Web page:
Part Two: Discussing the Industrial Internet of Things with David McPhail, CEO, MEMEX
Jennifer Rideout | Content Subject Matter Expert Manufacturing, Energy & Education | Cisco |April 12, 2017
Cyber-physical systems are dramatically changing the manufacturing industry. MEMEX Inc., a Canadian software and hardware provider, is helping making the factory of the future a reality for manufacturers around the world.
In part two of our conversation with David McPhail, CEO of MEMEX, we talk about how to simplify the Industrial Internet of Things (IIoT), the results MEMEX customers are experiencing with IIoT solutions and his advice for Canadian manufacturers.
Read part one of our conversation here.
Jennifer Rideout: The Industrial Internet of Things (IIoT) is still a confusing subject for many manufacturers. What are your thoughts on the IIoT and how do you explain the concept to your customers?
David McPhail, CEO, MEMEX: We recognized long ago that in order for our customers to understand and benefit from the adoption of IIoT technology and the associated business outcomes, we had to boil the perceived complexity of IIoT down to a few digestible pieces.
For the promise of IIoT to be real, there must be data. This data must be collected securely from all manufacturing assets, regardless of their type and age, utilizing a robust and secure connectivity layer consisting of either machine side hardware devices or available software protocols such as MTConnect or OPC.
This data is collected in real-time and easily displayed and reported to the entire operational management team. The use of this data must lead to tangible business outcomes, with a repeatable and demonstrable value equation or ROI.
In our case, MERLIN calculates Overall Equipment Effectiveness (OEE), the most important efficiency metric in manufacturing today.
JR: I’d like to make the IIoT real for our readers. Give me a few examples of how your customers are using MERLIN to produce tangible, measurable business outcomes.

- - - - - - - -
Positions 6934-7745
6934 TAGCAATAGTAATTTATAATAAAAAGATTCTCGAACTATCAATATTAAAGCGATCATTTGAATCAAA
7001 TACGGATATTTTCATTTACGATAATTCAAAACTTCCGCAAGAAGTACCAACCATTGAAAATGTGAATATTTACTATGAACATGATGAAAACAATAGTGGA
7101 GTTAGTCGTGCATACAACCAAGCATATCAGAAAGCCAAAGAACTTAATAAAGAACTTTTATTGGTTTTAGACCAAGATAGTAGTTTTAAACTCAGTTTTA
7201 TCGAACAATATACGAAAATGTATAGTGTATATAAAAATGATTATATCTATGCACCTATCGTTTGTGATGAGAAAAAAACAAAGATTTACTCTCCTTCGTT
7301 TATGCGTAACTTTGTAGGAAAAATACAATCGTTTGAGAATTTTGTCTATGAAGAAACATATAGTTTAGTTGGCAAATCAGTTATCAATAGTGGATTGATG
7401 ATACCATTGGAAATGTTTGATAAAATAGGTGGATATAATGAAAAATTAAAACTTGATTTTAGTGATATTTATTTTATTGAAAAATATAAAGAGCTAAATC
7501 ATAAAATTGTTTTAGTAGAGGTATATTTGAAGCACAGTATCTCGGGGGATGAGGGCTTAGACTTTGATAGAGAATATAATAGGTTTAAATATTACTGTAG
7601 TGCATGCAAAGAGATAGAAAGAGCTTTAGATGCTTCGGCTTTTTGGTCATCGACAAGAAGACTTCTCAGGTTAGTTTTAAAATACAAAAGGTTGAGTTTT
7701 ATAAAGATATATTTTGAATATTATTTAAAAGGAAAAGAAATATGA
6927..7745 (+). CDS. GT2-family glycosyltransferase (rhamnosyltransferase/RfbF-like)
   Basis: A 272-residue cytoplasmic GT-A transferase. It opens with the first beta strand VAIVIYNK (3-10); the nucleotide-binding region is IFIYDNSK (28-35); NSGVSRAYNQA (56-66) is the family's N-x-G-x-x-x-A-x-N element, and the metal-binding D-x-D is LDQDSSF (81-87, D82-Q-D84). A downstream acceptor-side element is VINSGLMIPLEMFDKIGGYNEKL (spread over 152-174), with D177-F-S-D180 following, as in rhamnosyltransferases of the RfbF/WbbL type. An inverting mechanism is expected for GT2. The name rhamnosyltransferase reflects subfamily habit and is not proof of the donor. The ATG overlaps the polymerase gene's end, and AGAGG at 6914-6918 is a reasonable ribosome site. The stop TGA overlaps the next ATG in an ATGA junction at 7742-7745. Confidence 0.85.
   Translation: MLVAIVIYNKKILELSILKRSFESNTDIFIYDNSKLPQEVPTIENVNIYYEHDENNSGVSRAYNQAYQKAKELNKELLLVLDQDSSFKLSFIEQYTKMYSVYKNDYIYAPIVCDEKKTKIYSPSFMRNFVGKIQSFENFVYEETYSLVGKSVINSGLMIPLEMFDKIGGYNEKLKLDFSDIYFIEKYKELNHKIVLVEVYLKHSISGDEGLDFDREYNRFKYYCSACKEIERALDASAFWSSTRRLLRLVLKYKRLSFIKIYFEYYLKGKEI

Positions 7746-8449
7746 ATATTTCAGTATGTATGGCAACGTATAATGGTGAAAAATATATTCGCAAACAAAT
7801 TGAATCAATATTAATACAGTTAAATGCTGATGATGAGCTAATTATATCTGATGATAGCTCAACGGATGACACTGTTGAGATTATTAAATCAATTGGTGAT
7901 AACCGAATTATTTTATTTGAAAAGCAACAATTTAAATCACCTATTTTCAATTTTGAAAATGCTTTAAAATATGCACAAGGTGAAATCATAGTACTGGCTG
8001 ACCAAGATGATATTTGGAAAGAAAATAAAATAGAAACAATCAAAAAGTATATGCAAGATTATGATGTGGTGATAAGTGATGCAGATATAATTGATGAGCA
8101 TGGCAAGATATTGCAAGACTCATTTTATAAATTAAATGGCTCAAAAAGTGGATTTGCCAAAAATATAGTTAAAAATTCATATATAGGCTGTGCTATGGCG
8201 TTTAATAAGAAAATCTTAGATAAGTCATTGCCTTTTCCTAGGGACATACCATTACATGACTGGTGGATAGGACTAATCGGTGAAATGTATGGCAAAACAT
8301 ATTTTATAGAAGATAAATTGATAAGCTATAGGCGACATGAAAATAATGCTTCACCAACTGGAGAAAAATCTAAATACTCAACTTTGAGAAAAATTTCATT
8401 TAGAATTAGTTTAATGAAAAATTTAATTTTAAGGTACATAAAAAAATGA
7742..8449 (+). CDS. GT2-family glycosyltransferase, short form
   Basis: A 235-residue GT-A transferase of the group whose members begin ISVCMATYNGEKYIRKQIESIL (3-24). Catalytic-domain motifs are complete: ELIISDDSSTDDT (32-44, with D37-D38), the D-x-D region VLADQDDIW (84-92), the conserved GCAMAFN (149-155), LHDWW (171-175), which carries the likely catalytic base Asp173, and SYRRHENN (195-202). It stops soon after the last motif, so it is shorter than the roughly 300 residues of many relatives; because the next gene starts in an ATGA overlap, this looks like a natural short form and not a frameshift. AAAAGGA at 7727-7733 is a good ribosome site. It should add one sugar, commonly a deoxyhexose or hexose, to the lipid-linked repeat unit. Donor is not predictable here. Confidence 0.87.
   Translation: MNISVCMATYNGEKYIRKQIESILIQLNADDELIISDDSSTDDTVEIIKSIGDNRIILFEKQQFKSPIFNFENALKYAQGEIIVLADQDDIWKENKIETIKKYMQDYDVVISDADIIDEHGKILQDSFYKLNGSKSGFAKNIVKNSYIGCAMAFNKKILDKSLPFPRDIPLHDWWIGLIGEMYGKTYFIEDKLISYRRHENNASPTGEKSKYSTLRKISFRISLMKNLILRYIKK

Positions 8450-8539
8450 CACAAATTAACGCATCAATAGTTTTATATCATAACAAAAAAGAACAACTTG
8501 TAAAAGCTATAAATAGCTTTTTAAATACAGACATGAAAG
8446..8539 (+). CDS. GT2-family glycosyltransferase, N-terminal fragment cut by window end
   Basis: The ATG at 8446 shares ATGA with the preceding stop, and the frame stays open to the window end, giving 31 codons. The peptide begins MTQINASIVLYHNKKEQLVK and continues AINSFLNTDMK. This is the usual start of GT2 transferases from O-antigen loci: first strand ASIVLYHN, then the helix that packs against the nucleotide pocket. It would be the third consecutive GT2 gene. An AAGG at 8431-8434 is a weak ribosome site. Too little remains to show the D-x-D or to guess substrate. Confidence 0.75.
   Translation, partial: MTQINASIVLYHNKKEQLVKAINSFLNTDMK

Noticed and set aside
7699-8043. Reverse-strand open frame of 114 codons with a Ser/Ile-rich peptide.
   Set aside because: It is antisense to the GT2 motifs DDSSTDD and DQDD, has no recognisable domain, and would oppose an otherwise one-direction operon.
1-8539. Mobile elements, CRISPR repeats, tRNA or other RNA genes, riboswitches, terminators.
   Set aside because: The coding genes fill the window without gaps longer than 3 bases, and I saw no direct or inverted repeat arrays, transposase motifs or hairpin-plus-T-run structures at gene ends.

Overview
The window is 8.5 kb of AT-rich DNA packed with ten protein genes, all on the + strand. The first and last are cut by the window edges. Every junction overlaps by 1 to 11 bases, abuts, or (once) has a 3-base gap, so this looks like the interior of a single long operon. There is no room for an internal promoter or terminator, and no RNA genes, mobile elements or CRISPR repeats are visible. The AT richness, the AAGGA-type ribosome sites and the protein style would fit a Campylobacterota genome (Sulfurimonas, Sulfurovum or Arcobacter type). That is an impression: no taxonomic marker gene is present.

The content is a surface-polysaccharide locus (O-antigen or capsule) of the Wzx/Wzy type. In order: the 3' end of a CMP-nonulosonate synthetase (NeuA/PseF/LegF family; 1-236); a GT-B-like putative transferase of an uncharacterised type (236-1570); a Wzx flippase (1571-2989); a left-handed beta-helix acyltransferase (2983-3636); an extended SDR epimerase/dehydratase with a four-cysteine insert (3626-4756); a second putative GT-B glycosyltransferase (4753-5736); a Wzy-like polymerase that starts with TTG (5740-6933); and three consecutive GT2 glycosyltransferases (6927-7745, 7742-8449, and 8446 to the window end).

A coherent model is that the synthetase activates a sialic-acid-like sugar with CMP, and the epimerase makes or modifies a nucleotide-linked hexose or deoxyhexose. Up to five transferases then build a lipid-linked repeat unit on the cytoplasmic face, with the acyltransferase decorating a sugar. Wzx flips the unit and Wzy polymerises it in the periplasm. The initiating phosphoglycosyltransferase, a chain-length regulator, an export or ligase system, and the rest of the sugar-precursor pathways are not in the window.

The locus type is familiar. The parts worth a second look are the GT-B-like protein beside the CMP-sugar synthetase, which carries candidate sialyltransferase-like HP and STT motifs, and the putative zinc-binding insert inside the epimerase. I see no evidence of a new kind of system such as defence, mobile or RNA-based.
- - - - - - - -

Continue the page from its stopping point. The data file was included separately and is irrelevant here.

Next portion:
DM: Mazak is one of the best example that comes to mind. Together with adopting MERLIN, Mazak deployed a series of 60-inch display monitors across their plant to establish a visual performance benchmark, and related training protocols, that could easily expand across their massive machine tool manufacturing plant.
For the first time, Mazak’s top management and operational teams had access to actionable reports. This led to a host of immediate valuable improvements. Their adoption of MERLIN afforded them a 42% productivity increase within the first six months, along with reducing operator overtime by 100 hours/month. Another benefit was the return of 400 hours/month of previously outsourced work.
This project also resulted in the development of SmartBox, a platform that allows for an easy and secure entrance into the IIoT for manufacturers.
JR: Thanks for your time David, I have one last question. What advice do you have for manufacturers who want to adopt IIoT solutions, but aren’t sure where to start (or how)?
DM: In any decision where there is new ground to be broken, such as the adoption of IIoT-centric technology in manufacturing, the first questions should be WHY? Unfortunately too many companies focus on the HOW first, and that is where the confusion starts, in my opinion.
When a company ignores the “why should we do this” question in favor of the “how do we do this” question, the anticipated IIoT-centric business outcome has been relegated to the second-most important piece of information. The HOW is where all the technical issues are addressed. These can include both technical specification-type details, as well as internal change management-type issues that, although important in their own right, unfortunately do not assist the decision maker in determining the net effect that an IIoT project can have on the company’s bottom line.
The WHY is the first question that should be answered, as this will accurately paint the picture of the anticipated investment in IIoT (the risk), as well as the anticipated business outcome (the reward). Only once this piece of important information, the business outcome (the WHY), is understood by decision makers, and the project “greenlighted,” is the HOW relevant.
We have many case studies of manufacturers that have blazed the IIoT trail for others to follow. The number one item to be learned from their IIoT implementation is the actual ROI received for the efforts expended.
My advice: start with the ROI value and timeline and determine if the project cost (the investment) is worth the price of success.
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